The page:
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To read the Globe's review of the books listed here, click on the title.



THE ALMOST ARCHER SISTERS By Lisa Gabriele, Anchor Canada, 272 pages, $19.95

While her older sister Beth is living the dream in Manhattan, Peachy is sorting socks in a Belle River laundromat and looking after two little boys. Until the day she catches her husband having sex with Beth. Peachy decides to leave her sister in charge of the laundry and cooking and a little boy's seizures and takes off for a weekend of shopping and dining in New York, including a blind date with the man Beth loves. Smart and funny. Joan Thomas

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THE DISAPPEARED By Kim Echlin, Hamish Hamilton Canada, 235 pages, $29

In 1979 Montreal, 16-year-old Anne Greaves falls in love with a Cambodian musician named Serey. Ten years later, she travels to Cambodia during a period of unrest, trying to track down her former lover. When she does find him, the reunion is not what she expects - nor is Cambodia itself. The book was nominated for the Scotiabank-Giller Prize. Charles Foran

FALL By Colin McAdam, Hamish Hamilton Canada, 368 pages $32

Colin McAdam's Giller-nominated second novel is set in a tony Ottawa boarding school 12 years in the past, and the subject matter conjures up ghosts of other novels with similar, rarefied settings and, to a lesser extent, plots. There's a smattering of Lord of the Flies, more than a touch of A Separate Peace and an undercurrent of Catcher in the Rye, though McAdam writes for adults, not youth. William Kowalski

COME THOU TORTOISE By Jessica Grant, Knopf Canada, 431 pages, $29.95

Audrey Flowers, the main character of this novel, is brilliant. She's hilarious. I could read about her all day. The same goes for the tortoise. Oh, and the talking fruit fly. Come, Thou Tortoise is a somewhat sprawling but well structured comic novel with many serious messages and much marvellous insight. It's extraordinary, original and simultaneously both deep and lightheartedly charming. Diane Baker Mason















THE COLOR OF LIGHTNING By Paulette Jiles, HarperCollins, 350 pages, $22.95

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The great horsemen of the Texas plains, the Comanche and the Kiowa, are inscrutable to the whites who slowly begin to encroach on their territory around the time of the American Civil War. With the war grinding to a close, the bureaucrats of Washington and Philadelphia decide that the time has come to herd the western Indians onto reservations. But what if these people do not wish be limited to a reservation? Aritha van Herk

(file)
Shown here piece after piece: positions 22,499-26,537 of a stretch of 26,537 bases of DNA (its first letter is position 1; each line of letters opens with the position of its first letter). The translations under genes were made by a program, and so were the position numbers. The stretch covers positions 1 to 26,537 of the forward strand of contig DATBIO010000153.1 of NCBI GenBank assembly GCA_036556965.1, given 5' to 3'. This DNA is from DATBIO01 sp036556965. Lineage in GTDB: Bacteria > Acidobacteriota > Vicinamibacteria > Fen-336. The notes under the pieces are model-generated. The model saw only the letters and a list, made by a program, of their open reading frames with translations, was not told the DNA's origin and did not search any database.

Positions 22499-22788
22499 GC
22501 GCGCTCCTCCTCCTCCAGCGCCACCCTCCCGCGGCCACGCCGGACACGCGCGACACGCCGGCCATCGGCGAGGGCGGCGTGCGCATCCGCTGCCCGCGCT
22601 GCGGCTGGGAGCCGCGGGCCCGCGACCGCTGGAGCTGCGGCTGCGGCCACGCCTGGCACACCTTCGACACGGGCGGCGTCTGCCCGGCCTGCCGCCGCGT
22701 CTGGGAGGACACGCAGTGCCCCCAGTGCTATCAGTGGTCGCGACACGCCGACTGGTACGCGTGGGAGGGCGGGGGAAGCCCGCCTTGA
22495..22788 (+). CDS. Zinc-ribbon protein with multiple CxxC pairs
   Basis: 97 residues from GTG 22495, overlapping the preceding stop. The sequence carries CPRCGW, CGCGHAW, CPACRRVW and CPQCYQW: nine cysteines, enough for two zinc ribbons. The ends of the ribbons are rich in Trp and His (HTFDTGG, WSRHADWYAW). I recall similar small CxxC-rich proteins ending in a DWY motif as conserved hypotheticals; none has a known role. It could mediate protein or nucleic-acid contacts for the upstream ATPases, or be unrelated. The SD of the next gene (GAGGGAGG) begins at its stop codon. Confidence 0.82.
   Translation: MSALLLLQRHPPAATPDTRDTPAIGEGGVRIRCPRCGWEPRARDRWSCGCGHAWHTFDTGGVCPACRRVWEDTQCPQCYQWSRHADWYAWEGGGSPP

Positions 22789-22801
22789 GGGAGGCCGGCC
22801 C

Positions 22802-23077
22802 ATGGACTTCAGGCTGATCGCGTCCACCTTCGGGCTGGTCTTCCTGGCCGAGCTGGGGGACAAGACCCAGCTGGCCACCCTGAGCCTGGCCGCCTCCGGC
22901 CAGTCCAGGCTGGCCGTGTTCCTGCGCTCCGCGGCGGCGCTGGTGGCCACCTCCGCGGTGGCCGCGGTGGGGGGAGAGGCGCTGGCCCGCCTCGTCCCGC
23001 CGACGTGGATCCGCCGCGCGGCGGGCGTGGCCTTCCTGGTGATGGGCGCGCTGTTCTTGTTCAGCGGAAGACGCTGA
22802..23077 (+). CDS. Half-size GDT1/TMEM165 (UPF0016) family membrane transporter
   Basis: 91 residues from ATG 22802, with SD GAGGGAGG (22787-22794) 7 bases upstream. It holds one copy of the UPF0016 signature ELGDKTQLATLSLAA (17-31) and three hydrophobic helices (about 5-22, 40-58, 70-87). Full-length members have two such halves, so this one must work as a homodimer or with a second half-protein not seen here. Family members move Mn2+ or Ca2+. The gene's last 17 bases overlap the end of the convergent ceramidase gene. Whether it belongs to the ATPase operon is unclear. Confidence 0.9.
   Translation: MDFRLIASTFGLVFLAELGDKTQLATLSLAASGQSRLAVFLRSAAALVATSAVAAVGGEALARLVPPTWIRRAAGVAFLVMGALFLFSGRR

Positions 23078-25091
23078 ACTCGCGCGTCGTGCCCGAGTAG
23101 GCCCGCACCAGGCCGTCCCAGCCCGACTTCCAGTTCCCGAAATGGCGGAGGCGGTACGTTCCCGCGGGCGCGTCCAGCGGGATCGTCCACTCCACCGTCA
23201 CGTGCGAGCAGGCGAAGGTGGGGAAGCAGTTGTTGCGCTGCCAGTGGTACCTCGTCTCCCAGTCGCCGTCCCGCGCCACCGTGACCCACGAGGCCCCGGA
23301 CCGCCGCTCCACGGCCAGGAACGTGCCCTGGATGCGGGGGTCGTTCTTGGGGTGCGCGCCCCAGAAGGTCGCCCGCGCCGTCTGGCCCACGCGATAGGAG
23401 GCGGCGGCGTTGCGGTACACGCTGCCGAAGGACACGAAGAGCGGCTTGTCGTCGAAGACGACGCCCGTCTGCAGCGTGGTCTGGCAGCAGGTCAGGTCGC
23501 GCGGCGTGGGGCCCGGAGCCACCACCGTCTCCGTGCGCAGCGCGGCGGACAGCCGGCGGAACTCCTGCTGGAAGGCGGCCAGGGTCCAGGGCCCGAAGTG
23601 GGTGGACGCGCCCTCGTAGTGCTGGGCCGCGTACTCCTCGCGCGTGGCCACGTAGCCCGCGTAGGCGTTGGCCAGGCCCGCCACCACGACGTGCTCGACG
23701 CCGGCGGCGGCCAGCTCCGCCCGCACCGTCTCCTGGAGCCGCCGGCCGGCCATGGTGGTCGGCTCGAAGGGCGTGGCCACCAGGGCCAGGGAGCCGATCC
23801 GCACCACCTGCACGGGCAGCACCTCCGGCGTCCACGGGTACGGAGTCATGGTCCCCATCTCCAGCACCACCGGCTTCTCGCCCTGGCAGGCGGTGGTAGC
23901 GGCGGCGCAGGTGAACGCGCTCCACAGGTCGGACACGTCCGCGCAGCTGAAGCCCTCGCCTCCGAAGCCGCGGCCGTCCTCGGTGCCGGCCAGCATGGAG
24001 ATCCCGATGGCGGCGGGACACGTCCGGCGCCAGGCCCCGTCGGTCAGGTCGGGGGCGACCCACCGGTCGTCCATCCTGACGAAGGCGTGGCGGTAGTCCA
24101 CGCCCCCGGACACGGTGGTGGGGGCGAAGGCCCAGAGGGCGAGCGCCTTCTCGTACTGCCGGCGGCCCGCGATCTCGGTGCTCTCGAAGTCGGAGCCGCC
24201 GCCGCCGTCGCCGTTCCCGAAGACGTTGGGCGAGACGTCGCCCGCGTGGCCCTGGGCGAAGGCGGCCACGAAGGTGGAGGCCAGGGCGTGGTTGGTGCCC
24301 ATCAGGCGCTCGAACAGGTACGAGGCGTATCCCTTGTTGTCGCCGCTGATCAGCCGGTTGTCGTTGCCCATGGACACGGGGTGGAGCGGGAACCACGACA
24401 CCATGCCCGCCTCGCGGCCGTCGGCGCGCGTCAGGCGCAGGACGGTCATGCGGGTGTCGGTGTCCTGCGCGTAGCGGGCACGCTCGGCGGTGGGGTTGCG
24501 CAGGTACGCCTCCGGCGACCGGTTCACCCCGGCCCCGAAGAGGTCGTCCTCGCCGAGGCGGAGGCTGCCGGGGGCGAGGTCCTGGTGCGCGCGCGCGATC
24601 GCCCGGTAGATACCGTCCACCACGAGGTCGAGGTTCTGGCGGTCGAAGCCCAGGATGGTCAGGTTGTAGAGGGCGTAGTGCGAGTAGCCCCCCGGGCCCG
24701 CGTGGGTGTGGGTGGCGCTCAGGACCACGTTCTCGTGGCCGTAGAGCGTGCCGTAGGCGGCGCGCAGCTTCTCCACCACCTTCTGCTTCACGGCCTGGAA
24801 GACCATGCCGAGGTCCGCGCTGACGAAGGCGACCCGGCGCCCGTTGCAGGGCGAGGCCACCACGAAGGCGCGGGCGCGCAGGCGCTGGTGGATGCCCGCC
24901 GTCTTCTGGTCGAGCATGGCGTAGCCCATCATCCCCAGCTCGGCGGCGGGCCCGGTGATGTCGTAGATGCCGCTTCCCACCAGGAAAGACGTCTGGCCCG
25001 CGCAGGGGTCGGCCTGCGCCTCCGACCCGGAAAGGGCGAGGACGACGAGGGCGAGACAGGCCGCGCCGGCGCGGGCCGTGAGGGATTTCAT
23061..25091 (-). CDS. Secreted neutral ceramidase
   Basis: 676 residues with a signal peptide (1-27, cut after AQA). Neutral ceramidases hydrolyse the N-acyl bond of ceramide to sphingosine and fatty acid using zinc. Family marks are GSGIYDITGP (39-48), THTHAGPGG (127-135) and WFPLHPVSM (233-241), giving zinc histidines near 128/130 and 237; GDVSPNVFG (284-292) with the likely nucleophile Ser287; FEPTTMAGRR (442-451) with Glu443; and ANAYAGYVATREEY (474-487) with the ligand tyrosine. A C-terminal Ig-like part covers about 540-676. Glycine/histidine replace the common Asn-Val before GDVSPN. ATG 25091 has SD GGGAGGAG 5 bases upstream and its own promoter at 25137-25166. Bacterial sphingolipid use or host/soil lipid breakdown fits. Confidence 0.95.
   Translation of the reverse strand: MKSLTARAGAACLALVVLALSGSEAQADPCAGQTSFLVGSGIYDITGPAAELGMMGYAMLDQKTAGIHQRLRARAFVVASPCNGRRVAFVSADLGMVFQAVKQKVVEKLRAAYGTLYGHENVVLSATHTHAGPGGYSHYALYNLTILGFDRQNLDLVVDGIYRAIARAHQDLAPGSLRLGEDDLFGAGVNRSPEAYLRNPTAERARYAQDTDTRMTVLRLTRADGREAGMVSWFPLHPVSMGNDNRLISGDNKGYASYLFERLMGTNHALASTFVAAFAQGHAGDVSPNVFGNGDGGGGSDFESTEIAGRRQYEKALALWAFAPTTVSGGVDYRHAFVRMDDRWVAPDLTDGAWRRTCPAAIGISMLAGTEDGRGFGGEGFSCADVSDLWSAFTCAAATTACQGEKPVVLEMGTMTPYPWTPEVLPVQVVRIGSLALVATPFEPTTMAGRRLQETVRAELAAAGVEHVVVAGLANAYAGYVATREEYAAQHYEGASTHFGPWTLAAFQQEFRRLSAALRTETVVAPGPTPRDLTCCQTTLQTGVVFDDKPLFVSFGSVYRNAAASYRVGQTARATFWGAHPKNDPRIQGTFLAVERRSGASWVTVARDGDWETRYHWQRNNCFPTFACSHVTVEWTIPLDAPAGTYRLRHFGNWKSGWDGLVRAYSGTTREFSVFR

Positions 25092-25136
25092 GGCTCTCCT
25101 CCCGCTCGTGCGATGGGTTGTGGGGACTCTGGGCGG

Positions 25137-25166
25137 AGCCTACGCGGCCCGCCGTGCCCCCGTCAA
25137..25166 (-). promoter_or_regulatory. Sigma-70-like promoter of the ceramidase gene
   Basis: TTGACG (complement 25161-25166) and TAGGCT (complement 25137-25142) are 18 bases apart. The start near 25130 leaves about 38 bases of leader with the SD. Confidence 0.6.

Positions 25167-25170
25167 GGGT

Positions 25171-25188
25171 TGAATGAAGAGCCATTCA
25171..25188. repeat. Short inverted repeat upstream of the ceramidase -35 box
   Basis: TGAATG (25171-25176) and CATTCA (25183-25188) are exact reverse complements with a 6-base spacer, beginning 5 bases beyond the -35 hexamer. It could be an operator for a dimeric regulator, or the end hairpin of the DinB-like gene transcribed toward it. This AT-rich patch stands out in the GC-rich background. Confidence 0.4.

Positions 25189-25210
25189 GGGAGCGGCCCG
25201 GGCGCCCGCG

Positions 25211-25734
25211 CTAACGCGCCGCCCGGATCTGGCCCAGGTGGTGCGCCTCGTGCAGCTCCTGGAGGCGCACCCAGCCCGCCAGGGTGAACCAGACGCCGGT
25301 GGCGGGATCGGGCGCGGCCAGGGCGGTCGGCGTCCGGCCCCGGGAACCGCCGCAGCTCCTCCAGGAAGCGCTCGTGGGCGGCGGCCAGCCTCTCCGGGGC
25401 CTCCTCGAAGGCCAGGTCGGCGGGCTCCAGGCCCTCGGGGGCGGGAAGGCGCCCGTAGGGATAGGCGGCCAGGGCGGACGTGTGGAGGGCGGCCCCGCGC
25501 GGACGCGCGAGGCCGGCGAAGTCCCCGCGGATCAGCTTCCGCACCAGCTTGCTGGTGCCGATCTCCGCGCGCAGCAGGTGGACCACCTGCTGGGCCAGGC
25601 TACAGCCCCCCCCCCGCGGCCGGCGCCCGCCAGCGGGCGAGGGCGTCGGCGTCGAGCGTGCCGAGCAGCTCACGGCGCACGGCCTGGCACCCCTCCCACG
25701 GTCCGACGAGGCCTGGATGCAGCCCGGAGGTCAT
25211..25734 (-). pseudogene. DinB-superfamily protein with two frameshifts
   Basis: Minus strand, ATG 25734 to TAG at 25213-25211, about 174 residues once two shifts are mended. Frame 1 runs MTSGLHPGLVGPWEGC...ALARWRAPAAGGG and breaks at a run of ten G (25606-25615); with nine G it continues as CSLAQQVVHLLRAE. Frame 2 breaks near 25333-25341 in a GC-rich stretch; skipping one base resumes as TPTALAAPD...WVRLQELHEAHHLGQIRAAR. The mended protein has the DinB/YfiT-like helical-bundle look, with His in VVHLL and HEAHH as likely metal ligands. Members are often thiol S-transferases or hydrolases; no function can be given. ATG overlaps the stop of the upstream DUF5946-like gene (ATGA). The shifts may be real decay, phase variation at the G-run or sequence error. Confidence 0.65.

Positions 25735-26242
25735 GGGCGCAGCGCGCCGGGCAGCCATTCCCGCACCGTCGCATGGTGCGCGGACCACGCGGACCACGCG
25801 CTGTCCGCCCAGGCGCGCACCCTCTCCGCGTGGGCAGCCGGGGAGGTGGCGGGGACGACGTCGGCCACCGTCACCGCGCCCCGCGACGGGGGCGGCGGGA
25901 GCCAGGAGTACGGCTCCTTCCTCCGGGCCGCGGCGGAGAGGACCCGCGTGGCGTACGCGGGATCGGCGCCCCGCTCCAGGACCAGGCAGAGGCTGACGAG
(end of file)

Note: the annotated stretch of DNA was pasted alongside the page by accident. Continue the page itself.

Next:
THOUGHT YOU WERE DEAD By Terry Griggs, Biblioasis, 224 pages, $19.95

Chockablock with winks and digs at the literary set, Thought You Were Dead is a gleeful Russian doll of a novel. Reading it, one trips along, revelling in its wordplay, its wit, its puns and allusions, and its jokes. Then there are the characters: the inventors, writers, realtors and reputation-management specialists who people the antic "sleepy town" of Farclas, Ont. The story is equal parts comic murder mystery, hero's journey and layered intellectual puzzle, and it satisfies on every level. Sally Cooper

THE FACTORY VOICE By Jeanette Lynes, Coteau, 285 pages, $21

In The Factory Voice, set in the midst of the Second World War, Jeanette Lynes tells a rollicking good tale that shows regular ol' Canadians making the best of the worst of times. It's a fictional slice of Canadian history about a boxcar-manufacturing plant in Northern Ontario that won one of the biggest airplane commissions of the Second World War, the engineering pioneer who ran it, and the motley cast of players who were drawn there for guaranteed employment and shelter. Carla Lucchetta

THE INCIDENT REPORT By Martha Baillie, Pedlar Press, 195 pages, $21

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The Incident Report is maddening. Inter-textual head nods run a dizzying gamut from Erik Satie to Giuseppe Verdi, the Brothers Grimm to Thomas Bernhard, Marc Chagall to Mark Rothko, Ray Bradbury to A.A. Milne. Baillie is a subtle portraitist, and in Miriam Gordon creates an engaging heroine with rich psychological nuance. Baillie's unsettling dreamscape seems to speak to a host of unsaid violations. But all is not darkness: The Incident Report is also very funny. Karen Luscombe

FEBRUARY By Lisa Moore, Anansi, 308 pages, $29.95

February is the account of how one Newfoundland family carries on after the Ocean Ranger disaster, the sinking of the offshore oil rig on Valentine's Day, 1982, that killed all 84 men aboard, including the fictional Cal O'Mara. Cal leaves behind his wife, Helen, and four children. How Helen manages on her own, and doesn't, and the effect the loss of his father has on John, Cal and Helen's firstborn, amounts to a meditation on grief. Caroline Adderson

THE BISHOP'S MAN By Linden MacIntyre, Random House Canada, 399 pages, $32

In his Scotiabank Giller Prize-winning novel, Linden MacIntyre tackles the disturbing topic of sexual abuse of children, a subject easily given to theses and tirades, lectures and judgments, all thinly veiled as fiction. MacIntyre, his engrossing tale told through the eyes and experiences of Father Duncan MacAskill, sidesteps these pitfalls to deliver a serious examination of the theme with the page-turning energy of a thriller. Frank Macdonald